An Act of Congress carries with it a strong presumption of constitutionality and places the burden upon the challenging party to prove the unconstitutionality of the statute at issue. See McDonald v. Board of Election Commissioners, 394 U.S. 802, 808-809, 89 S. Ct. 1404, 22 L. Ed. 2d 739 (1969); McGowan v. Maryland, 366 U.S. 420, 425, 81 S. Ct. 1101, 6 L. Ed. 2d 393 (1961). The Due Process Clause of the Fifth Amendment, on which this challenge is based, bars federal legislation embodying a baseless classification. Galvan v. Press, 347 U.S. 522, 74 S. Ct. 737, 98 L. Ed. 911 (1954). Undoubtedly there is much similarity between the equal protection test which courts employ in determining the validity of a state statute and the due process test which is utilized in evaluating a federal statute. Indeed, it seems sound to say that if a statute comports with notions of equal protection it also satisfies the requisites of substantive due process. And in at least two cases the Supreme Court has tested federal statutes in terms of the standards made applicable to state acts through the equal protection clause of the Fourteenth Amendment. NLRB v. Jones & Laughlin Steel Corp., 301 U.S. 1, 57 S. Ct. 615, 81 L. Ed. 893 (1937); District of Columbia v. Brooke, 214 U.S. 138, 29 S. Ct. 560, 53 L. Ed. 941 (1909). Thus, in determining the constitutionality of the statutory scheme which plaintiffs attack, this Court must ask whether the classification established in the legislation is reasonable and not arbitrary and whether there is a rational connection between the classification and a legitimate governmental end. In making that judgment, the statute must be upheld "if any state of facts rationally justifying it is demonstrated to or perceived by the courts." United States v. Maryland Savings-Share Insurance Corp., 400 U.S. 4, 6, 91 S. Ct. 16, 17-18, 27 L. Ed. 2d 4 (1970) (challenge to a federal tax statute) (emphasis supplied).
The Supreme Court has recently enunciated the test for determining whether a classification squares with the Equal Protection Clause of the Fourteenth Amendment:
In the area of economics and social welfare, a State does not violate the Equal Protection Clause merely because the classifications made by its laws are imperfect. If the classification has some "reasonable basis," it *207 does not offend the Constitution simply because the classification "is not made with mathematical nicety or because in practice it results in some inequality." .... "The problems of government are practical ones and may justify, if they do not require, rough accommodations illogical, it may be, and unscientific." .... "A statutory discrimination will not be set aside if any state of facts reasonably may be conceived to justify it ...."
Dandridge v. Williams, 397 U.S. 471, 485, 90 S. Ct. 1153, 1161, 25 L. Ed. 2d 491 (1970).
In summary, the law is well-settled that a statutory classification, challenged as an unlawful discrimination, should be upheld if it has a rational basis.
The defendants contend that the statutory provisions here at issue do no more than establish a conclusive presumption that a married male member of the uniformed services has a dependent wife while requiring a married female member of the uniformed services to prove the dependency of her husband, a distinction which, they say, does no more than take account of facts which the courts and statistical studies evidence in no way discriminates [sic] against females, as such." It seems clear that the reason Congress established a conclusive presumption in favor of married service men was to avoid imposing on the uniformed services a substantial administrative burden of requiring actual proof from some 200,000 male officers and over 1,000,000 enlisted men that their wives were actually dependent upon them. The question presented here then is whether the price for enjoying this administrative benefit fails to justify the different treatment of married service women.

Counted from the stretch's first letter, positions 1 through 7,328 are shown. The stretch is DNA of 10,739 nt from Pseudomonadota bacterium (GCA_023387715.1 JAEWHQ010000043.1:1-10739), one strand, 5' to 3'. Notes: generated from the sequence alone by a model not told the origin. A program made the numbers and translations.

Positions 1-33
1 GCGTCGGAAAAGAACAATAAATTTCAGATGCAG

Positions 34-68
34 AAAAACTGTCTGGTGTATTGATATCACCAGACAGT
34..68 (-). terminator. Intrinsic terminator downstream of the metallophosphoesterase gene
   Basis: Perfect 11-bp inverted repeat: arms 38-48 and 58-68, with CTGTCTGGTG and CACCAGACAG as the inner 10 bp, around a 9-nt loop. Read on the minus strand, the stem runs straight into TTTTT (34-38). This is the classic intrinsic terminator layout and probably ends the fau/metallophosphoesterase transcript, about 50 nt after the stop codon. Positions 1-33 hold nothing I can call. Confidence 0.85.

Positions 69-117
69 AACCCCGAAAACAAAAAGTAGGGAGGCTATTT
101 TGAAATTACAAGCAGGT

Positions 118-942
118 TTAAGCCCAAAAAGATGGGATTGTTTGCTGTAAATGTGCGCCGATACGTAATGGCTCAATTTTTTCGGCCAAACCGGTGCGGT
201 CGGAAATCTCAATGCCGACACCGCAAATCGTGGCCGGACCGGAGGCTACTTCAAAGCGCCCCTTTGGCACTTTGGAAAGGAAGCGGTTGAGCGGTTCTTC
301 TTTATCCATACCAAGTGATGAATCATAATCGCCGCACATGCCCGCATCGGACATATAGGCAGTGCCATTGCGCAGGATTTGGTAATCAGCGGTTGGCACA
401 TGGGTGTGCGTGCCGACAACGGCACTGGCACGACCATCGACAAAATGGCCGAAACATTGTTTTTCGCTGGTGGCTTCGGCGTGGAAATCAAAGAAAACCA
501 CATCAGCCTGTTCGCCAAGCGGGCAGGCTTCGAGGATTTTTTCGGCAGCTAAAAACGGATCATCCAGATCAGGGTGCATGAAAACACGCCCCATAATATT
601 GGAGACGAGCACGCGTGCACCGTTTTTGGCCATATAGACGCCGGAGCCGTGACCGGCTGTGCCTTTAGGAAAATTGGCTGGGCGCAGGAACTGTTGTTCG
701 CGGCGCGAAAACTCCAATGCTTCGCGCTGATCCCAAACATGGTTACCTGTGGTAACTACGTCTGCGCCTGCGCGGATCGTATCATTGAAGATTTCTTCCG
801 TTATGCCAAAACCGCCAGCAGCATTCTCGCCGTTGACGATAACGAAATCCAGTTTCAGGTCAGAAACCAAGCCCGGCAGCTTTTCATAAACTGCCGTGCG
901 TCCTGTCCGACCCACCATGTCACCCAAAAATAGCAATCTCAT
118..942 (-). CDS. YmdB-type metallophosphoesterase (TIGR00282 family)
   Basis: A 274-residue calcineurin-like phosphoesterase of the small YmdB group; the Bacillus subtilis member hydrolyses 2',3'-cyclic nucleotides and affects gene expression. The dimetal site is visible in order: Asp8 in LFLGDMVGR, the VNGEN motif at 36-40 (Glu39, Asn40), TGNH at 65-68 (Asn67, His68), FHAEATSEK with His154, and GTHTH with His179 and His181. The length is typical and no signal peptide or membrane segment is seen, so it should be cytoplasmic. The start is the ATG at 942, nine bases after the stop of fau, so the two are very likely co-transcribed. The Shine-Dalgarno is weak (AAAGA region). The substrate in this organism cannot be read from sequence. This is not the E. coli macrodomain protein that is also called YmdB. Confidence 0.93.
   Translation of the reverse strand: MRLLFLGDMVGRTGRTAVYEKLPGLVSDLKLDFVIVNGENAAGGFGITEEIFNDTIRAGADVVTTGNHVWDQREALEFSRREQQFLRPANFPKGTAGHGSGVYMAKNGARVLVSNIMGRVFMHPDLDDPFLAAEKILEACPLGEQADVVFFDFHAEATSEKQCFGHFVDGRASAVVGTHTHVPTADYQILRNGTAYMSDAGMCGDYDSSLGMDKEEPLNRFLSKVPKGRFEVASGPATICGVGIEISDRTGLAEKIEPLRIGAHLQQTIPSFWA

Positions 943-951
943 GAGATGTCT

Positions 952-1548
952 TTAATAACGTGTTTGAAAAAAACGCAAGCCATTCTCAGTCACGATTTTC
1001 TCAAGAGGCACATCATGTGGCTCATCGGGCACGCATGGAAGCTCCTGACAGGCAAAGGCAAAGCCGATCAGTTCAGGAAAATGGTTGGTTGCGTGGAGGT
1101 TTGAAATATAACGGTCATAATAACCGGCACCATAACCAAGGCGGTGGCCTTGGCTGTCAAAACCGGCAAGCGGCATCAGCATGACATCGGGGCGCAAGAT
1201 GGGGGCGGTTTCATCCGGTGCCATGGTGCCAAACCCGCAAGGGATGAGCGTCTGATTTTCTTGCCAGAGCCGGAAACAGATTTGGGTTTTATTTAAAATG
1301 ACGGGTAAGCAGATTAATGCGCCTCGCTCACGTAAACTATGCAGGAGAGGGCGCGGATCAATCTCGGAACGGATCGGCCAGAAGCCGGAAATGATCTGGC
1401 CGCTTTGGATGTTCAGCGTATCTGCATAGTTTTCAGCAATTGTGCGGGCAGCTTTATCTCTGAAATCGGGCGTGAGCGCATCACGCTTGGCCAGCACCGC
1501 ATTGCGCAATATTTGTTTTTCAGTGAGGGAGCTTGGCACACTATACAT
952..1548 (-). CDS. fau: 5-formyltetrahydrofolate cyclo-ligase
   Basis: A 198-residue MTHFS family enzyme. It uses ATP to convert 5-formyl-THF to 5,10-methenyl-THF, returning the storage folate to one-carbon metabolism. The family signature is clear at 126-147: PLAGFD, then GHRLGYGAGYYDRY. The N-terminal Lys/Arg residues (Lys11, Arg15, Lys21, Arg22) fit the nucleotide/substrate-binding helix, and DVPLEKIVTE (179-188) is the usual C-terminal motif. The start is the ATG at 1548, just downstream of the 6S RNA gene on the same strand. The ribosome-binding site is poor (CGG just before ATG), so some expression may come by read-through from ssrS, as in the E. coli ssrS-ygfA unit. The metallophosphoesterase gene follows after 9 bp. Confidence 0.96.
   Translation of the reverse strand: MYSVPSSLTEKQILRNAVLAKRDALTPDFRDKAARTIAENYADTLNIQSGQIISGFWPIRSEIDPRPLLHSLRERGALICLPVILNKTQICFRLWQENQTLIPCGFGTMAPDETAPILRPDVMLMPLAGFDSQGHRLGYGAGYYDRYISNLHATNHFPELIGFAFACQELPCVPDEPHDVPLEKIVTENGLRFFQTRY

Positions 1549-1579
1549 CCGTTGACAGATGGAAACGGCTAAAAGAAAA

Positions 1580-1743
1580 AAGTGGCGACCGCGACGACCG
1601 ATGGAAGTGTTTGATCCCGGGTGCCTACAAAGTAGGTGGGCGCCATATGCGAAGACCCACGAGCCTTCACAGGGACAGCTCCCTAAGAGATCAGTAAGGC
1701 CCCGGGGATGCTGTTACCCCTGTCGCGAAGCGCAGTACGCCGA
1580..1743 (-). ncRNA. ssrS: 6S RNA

The legislative purpose of the provisions of 37 U.S.C. § 403 is to reimburse members of the uniformed services for the expense of furnishing shelter to their dependents. See Adams v. United States, 65 F. Supp. 86, 106 Ct.Cl. 209 (1946). Similarly, the object of 10 U.S.C. § 1076 is to provide medical and dental care to dependents of members of the uniformed services. The classification which establishes a conclusive presumption in favor of married service men claiming wives allows the uniformed services to carry out these statutory purposes with a considerable saving of administrative expense and manpower. Congress apparently reached the conclusion that it would be more economical to require married female members claiming husbands to prove actual dependency than to extend the presumption of dependency to such members. Such a presumption made to facilitate administration of the law does not violate the equal protection guarantee of the Constitution if it does not unduly burden or oppress one of the classes upon which it operates. See Adams v. City of Milwaukee, 228 U.S. 572, 33 S. Ct. 610, 57 L. Ed. 971 (1913). "[L]egislation may impose special burdens upon defined classes in order to achieve permissible ends." Rinaldi v. Yeager, 384 U.S. 305, 309, 86 S. Ct. 1497, 1499, 16 L. Ed. 2d 577 (1966) (dictum). Nothing in the instant statutory classification jeopardizes the ability of a female member to obtain the benefits intended to be bestowed upon her by the statutes. The classification is burdensome for a female member who is not actually providing over one-half the support for her claimed husband only to the extent that were she a man she could receive dependency benefits in spite of the fact that her spouse might not be actually dependent, as that term has been defined by Congress. In other words, the alleged injustice of the distinction lies in the possibility that some married service men are getting "windfall" payments, while married service women are *208 denied them. Sharron Frontiero is one of the service women thus denied a windfall.